We all know how terribly secularized Christmas has become, and with each passing year it seems that there is no way to cast off the materialism and return that day to what it once stood for.
So once again, Christians must go underground to preserve the true meaning of Christmas (something every holiday special on television speaks of but never really discovers). The march to secularize every symbolism and make meaningless every tradition goes ever on, but there are ways one can resist. I relate a tale of such a resistance. The story is probably apocryphal, but it is an encouraging and heartwarming one nonetheless:
During the English Reformation, Catholics in England were prohibited from any practice of their faith by law in public or private. It is said that the delightful nonsense rhyme, "The Twelve Days of Christmas" was written as one of the catechism songs to help young Catholics learn the tenets of the faith - as to be caught with anything in writing indicating even remote adherence to the Catholic faith would warrant serious punishment.
The gifts in the song are hidden meanings to the teachings of the faith. The "true love" mentioned in the song does not refer to any earthly suitor, but to God Himself. The "me" who receives the presents refer to every baptised person. The symbols in the song mean the following:
A Partridge in a Pear Tree = Christ as the partridge, the cross as the pear tree
2 Turtle Doves = The Old and New Testaments
3 French Hens = The three gifts of the Magi, Faith, Hope, and Charity (the theological virtues), or the three Persons of the Trinity
4 Calling Birds = The Four Gospels/Evangelists
5 Golden Rings = The Pentateuch (the first 5 books of the Old Testament)
6 Geese A-laying = The six days of creation
7 Swans A-swimming = The seven gifts of the Holy Spirit
or the seven sacraments
8 Maids A -milking = The eight beatitudes
9 Ladies Dancing = The nine fruits of the Holy Spirit
10 Lords A-leaping = The Ten Commandments
11 Pipers Piping = The eleven faithful Apostles
12 Drummers Drumming = The twelve articles in the Apostles' Creed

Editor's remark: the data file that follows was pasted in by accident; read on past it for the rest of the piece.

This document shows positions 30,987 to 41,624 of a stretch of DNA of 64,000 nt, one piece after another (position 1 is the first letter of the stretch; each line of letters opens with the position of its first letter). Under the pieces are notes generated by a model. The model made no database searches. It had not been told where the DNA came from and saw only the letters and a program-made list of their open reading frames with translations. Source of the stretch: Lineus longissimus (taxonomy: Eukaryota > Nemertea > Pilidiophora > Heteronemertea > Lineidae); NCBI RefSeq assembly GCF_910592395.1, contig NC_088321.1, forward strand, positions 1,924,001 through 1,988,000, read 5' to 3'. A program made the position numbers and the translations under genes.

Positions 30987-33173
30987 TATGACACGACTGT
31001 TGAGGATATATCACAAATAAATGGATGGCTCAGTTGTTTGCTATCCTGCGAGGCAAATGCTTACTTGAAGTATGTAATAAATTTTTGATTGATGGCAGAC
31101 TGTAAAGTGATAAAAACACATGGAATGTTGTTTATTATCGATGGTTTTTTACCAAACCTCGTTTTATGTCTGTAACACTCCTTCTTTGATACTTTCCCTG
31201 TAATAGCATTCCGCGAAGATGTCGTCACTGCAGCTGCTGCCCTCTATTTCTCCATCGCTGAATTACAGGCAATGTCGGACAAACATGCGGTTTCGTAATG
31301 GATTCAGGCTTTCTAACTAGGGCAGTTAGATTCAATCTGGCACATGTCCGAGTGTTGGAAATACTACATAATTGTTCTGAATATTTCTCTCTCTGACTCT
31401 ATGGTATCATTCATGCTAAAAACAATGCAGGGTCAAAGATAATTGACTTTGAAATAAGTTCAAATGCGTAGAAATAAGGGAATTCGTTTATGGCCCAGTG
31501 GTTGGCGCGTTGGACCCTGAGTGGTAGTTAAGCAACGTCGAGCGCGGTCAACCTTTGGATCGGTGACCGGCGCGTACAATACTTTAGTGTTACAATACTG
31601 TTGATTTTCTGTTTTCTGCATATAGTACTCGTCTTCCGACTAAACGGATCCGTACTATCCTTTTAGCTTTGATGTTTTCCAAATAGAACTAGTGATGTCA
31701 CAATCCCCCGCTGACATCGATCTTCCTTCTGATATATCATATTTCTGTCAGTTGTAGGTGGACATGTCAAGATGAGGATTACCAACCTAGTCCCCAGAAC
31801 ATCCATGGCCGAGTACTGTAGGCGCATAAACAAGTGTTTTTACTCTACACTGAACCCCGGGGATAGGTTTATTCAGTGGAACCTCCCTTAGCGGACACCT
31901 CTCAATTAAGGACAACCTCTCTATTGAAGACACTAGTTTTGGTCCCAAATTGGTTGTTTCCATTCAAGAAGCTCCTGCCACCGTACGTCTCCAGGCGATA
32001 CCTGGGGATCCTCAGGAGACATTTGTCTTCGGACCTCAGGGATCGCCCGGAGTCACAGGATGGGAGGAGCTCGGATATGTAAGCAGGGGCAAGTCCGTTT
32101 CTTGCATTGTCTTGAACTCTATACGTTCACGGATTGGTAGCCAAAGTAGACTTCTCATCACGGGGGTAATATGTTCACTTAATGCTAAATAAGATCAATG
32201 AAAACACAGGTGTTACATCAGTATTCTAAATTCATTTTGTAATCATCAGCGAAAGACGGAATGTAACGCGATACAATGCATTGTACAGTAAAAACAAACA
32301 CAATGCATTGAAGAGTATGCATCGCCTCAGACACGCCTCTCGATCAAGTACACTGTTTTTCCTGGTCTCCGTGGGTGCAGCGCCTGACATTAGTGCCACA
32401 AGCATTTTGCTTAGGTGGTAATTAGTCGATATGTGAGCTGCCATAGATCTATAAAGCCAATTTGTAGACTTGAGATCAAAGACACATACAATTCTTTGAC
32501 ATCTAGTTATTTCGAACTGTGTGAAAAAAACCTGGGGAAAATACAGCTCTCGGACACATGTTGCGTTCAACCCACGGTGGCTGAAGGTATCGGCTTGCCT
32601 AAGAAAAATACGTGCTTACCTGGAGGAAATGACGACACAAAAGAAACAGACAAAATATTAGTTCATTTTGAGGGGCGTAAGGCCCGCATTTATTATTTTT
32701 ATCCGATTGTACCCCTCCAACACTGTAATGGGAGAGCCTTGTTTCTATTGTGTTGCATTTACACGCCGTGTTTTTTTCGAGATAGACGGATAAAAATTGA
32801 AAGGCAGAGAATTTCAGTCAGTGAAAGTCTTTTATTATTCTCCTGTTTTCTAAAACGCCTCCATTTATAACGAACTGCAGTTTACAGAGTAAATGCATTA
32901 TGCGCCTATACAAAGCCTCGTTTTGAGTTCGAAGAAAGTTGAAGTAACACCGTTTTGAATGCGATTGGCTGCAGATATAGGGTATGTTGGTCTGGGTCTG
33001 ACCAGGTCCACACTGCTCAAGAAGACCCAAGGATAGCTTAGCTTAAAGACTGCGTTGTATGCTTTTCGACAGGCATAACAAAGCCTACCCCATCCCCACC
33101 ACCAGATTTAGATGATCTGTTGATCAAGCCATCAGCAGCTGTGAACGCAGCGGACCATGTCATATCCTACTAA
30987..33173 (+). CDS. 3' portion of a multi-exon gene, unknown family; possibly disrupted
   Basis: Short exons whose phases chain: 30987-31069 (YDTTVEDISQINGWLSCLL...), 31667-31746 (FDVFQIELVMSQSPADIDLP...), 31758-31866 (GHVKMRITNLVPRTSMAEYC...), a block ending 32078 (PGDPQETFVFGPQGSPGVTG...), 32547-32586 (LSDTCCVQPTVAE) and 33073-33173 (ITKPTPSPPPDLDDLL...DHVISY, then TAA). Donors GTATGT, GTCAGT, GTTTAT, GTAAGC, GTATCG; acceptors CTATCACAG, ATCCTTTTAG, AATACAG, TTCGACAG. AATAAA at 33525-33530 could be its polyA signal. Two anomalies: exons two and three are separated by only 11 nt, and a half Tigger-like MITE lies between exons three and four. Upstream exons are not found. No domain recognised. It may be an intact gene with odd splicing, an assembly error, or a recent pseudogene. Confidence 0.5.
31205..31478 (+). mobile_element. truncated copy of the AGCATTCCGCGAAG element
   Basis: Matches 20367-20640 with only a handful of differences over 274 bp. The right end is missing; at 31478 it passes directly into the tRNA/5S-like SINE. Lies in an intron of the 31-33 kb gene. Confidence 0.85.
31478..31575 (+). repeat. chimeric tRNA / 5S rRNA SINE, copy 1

Now, there are several flaws in this tale: the first, most obvious would be its use restricted only to Christmastime. How would such a song be useful then in aiding children to memorizing anything? Besides, these were basic articles of faith common to all denominations of Christianity; none of the aforementioned concepts would distinguish a Catholic from a Protestant.
In any case, the true meaning of this song has been lost to time. The author of this blog however, praises the anonymous one who accorded this song its meaning for his/her effort and time in reminding us once again that this holiday is a Christian one, and above all, the day "on which unseen grace is given man by the birth of the Word of God from the Virgin Mary for the salvation of the world", as it says in the Apostolic Constitutions.
Research carried out indicated that it is possible that "The Twelve Days of Christmas" was perhaps confused with a song called "A New Dial" or "In Those Twelve Days", a song, which unfortunately, has been lost to time as well. Dating back to at least 1625, it assigns meaning to each of the twelve days, though it is doubtful that it was used to teach catechism. I do not know how its tune goes, but it is nonetheless a most splendid ditty to commit to memory this Christmastime.
Here it goes:
What are they that are but one?
We have one God alone
In heaven above sits on His throne.
What are they which are by two?
Two testaments, the old and new,
We do acknowledge to be true.
What are they which are but three?
Three persons in the Trinity
Which make one God in unity.
What are they which are but four?
Four sweet Evangelists there are,
Christ's birth, life, death which do declare
What are they which are but five?
Five senses, like five kings, maintain
In every man a several reign.
What are they which are but six?
Six days to labour is not wrong,
For God Himself did work so long.
What are they which are but seven?
Seven liberal arts hath God sent down
With divine skill man's soul to crown.
What are they which are but eight?
Eight Beatitudes are there given
Use them right and go to heaven.
What are they which are but nine?
Nine muses, like the heaven's nine spheres,
With sacred tunes entice our ears.
What are they which are but ten?
Ten statutes God to Moses gave
Which, kept or broke, do spill or save.
What are they which are but eleven?
Eleven thousand virgins did partake
And suffered death for Jesus' sake.
What are they which are but twelve?
Twelve are attending on God's Son;
Twelve make our creed. The Dial's done.
Labels: Music, The Christian West